Use of I/O Regimen in Relapsed/Refractory SCLC

Vivek Subbiah, MD: Thank you, Dr Chiang and Dr Ganti for sharing your perspectives on front-line management of small-cell lung cancer. Now that we’ve discussed frontline therapy, the next topic is the most challenging one in the clinic and for research, which is the relapse/refractory small-cell lung cancer. Dr Chiang, would you use an immunotherapy (I/O) regimen after progression chemo or chemo-I/O combination?

Anne Chiang, MD, PhD: I do have an investigator-initiated trial looking at IPI/NIVO (ipilimumab/nivolumab) for relapse disease with the idea of utilizing an anti–CTLA-4 and anti–PD-1 combination to salvage patients who progressed on ATEZO (atezolizumab). Obviously, the CASPIAN data with DURVA (durvalumab) and TREME (tremelimumab) was negative, but we’ve also seen in other instances that the DURVA/TREME combination may not be so active and mystic. I do think that IPI/NIVO has had a good track record in CheckMate-032 for small-cell, and this particular trial is really looking at biopsies and pretreatment to look at whether the ratio of CD8 to FOXP3 cells—the ratio of effector to T regulatory cells—can correlate with response, with the clinical question being can you use a combination to salvage progression on 1 single agent? I’ll comment in terms of looking at mechanisms of acquired resistance in non–small-cell. There are data in colorectal tumors that impaired antigen presentation, MHC (major histocompatibility complex), or beta-2 microglobulin defects that can be a mechanism. That’s something we’re interested in looking at because we know that, unfortunately, while we’re looking at the tail of the curve, the current data show that almost all these patients will progress and require second-line therapy if they have the performance status. There’s a possibility that we can salvage with combination I/O. Certainly, if we learn from the non–small-cell, if you use combination chemo-I/O upfront, then you usually go to a chemo regimen. I think we have some exciting new chemo options, at least one that we’ll talk about today, and then we may need to recycle some things so our patients who have good performance status can still continue with treatment.

Vivek Subbiah, MD:One more question I had for you is, would you think about re-challenging with platinum and etoposide combination for the second-line?

Anne Chiang, MD, PhD: For small-cell, we do have literature talking about platinum-sensitive disease, which is typically if you are strictly looking at 6 months, although a lot of trials look at recurrence within making it through the 3-month range. I do think that is an approach that we’ve used with pre-immunotherapy. We don’t know how it looks for patients on maintenance ATEZO or maintenance DURVA. I think we would probably add back the platinum if it’s been a long time, for example, 3 or 6 months, but this is a bit of a data-free zone because we didn’t have the IO when we were looking at the platinum-sensitivity before.

Vivek Subbiah, MD: Do you have any insights to share on second-line therapy for small-cell, Dr Ganti?

Apar Ganti, MD: I have a slightly different take than Dr Chiang about re-challenging with immunotherapy. If you look at CheckMate-032 in the relapse setting, the addition of ipilimumab and the nivolumab added the increased response rate but did not necessarily increase the duration of response of survival. In that setting, adding IPI in someone who’s progressing while on maintenance DURVA or ATEZO… I’m not sure that I would necessarily use that. I would use a different agent in that setting. As far as re-challenging with platinum/etoposide is concerned, I agree with Dr Chiang that if it is for more than 6 months, and sometimes even more than 3 months, since the last dose of these agents, I would tend to re-challenge with them. If someone is on maintenance immunotherapy when they progress, I would use their duration from the last chemotherapy cycle to decide whether or not to re-challenge with platinum/etoposide. If I decide to use platinum and etoposide, I would not necessarily continue with checkpoint inhibitor; I would use chemotherapy alone. Again, there is very little evidence one way or the other because, like Dr Chiang said, the data on re-challenging with platinum/etoposide was done in an era when we did not have immunotherapy, and those patients were not on any treatment when they relapsed and were re-challenged with platinum/etoposide.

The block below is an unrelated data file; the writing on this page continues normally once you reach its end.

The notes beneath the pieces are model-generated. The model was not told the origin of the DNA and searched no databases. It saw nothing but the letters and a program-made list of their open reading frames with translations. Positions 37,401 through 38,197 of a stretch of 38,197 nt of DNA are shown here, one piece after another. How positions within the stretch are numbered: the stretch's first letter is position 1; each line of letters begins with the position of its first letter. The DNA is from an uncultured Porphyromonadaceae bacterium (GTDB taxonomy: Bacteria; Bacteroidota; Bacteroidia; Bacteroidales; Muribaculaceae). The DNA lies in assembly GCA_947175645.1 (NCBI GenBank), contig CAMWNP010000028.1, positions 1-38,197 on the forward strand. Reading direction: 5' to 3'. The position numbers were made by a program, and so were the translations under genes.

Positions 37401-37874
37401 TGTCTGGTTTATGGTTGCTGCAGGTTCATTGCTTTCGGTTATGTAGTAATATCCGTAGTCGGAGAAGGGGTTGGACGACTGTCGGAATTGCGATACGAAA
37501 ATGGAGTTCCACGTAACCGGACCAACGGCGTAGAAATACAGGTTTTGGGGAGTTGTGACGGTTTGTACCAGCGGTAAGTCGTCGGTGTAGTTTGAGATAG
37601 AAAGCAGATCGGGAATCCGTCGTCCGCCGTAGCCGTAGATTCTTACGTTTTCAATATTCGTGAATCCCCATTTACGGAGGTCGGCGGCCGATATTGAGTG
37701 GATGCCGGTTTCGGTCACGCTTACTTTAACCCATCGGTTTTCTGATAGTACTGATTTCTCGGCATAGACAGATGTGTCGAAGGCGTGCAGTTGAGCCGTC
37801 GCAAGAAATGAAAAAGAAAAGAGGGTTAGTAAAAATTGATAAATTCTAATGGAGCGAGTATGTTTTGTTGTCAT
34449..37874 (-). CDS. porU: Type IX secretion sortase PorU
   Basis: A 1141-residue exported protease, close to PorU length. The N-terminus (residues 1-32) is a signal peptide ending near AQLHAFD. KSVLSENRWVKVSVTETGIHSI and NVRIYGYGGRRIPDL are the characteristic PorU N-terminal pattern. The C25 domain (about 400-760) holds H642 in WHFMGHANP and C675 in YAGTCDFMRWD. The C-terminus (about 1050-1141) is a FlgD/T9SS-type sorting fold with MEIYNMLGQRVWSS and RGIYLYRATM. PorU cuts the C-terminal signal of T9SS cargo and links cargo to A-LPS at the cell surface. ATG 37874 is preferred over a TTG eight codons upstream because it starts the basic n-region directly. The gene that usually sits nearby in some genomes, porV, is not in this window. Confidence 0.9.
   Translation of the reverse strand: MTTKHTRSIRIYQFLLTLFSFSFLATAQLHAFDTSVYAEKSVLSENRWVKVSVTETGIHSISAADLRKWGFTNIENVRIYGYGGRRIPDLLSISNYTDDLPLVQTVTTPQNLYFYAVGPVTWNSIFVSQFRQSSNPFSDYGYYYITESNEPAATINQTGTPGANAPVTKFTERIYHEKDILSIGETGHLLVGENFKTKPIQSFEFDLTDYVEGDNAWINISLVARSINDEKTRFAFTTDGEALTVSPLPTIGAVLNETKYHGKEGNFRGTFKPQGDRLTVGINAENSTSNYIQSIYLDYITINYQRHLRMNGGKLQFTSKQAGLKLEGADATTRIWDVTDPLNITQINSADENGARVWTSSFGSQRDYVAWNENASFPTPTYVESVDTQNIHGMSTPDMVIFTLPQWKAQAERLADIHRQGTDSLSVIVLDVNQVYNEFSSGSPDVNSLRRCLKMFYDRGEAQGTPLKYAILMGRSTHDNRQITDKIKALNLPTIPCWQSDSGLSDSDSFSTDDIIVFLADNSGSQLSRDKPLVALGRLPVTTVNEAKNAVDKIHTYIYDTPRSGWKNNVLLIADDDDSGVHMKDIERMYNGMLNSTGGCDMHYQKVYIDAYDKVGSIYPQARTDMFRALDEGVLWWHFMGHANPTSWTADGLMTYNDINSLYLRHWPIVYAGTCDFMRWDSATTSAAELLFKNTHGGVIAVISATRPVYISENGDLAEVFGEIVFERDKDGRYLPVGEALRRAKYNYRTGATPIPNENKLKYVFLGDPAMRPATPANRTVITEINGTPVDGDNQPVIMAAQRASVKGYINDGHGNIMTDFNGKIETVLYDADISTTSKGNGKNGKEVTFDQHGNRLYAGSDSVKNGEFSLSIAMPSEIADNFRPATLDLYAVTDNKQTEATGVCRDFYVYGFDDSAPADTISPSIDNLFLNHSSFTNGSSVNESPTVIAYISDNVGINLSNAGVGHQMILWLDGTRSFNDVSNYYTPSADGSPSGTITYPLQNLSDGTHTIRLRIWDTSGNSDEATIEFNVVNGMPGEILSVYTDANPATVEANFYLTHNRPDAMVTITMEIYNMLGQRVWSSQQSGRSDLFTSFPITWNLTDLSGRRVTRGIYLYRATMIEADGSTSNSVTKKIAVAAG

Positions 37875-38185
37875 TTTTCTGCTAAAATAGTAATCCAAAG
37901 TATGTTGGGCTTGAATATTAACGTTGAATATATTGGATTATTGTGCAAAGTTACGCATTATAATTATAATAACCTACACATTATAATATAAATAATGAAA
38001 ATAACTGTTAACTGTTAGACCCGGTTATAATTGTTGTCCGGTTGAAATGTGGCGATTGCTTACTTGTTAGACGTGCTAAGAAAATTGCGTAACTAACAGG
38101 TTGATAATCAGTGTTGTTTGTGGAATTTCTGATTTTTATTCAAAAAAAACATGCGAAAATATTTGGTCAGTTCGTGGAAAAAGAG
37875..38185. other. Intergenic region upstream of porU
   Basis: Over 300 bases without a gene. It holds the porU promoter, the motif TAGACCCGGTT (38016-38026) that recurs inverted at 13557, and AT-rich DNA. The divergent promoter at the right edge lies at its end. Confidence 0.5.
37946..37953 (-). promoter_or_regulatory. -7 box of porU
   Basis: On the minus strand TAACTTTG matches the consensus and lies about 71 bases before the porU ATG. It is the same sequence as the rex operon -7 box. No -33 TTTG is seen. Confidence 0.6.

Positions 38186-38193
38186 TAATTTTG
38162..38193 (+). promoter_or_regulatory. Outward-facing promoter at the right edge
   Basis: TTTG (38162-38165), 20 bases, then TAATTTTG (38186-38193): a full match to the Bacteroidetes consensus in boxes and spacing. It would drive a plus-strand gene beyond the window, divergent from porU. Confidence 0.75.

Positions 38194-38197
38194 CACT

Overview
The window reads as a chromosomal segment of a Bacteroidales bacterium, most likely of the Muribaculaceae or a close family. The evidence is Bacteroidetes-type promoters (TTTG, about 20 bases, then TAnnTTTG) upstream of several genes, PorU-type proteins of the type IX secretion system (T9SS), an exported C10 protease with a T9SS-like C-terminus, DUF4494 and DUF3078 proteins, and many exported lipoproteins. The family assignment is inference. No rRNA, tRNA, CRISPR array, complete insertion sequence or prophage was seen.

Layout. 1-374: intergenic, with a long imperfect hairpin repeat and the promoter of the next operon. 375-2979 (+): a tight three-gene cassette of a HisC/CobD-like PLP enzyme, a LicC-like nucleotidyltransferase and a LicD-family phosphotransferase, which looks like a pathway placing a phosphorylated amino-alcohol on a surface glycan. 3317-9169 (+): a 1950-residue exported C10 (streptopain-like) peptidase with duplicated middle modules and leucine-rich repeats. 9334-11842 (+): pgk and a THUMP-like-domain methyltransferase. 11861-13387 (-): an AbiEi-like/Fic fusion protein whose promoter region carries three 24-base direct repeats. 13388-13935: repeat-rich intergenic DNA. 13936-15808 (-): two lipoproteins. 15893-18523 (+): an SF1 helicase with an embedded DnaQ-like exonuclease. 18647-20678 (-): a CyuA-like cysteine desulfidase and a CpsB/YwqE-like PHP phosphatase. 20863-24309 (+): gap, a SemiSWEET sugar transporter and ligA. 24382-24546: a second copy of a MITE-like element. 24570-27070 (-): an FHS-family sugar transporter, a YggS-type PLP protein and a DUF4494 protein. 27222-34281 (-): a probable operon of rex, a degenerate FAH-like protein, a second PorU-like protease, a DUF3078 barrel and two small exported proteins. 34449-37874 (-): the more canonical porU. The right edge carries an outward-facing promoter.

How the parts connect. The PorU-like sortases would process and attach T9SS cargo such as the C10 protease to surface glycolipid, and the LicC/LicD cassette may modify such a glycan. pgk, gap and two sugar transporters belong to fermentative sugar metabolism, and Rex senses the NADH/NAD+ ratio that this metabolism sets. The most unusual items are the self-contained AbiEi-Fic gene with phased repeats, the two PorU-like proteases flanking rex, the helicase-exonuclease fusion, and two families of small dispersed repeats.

Anne Chiang, MD, PhD: I just want to make sure that I had responded about IPI/NIVO. That’s within the context of a clinical trial. Off-trial, I would not give IPI to those patients. I would move on to chemotherapy, and I think that the classes of chemotherapy that are effective in relapse small-cell are… Topotecan was previously the only FDA-approved therapy. There are a lot of people who don’t like topotecan and don’t think it’s effective, but it is an option for the patient to go on an oral therapy and take a break from IV therapy. I think taxanes are very active for small-cell. Temozolomide is also a good option, especially if you are worried about progression or disease in the brain. There are approaches with maintenance strategies combining I/O with PARP inhibitors that are now available in clinical trials, so I think there are different options for these patients if they have the performance status. I will say, just anecdotally, I had a patient who came off of maintenance atezolizumab, went onto my IPI/NIVO trial, and then subsequently went on topotecan and had an extended response to topotecan, over 8 months. I don’t know what these checkpoint inhibitors are doing to sensitize the body to boost them when you have chemotherapy and cytotoxic chemotherapy subsequently. I think postprogression chemo added to or after immunotherapy is very interesting.

Transcript Edited for Clarity

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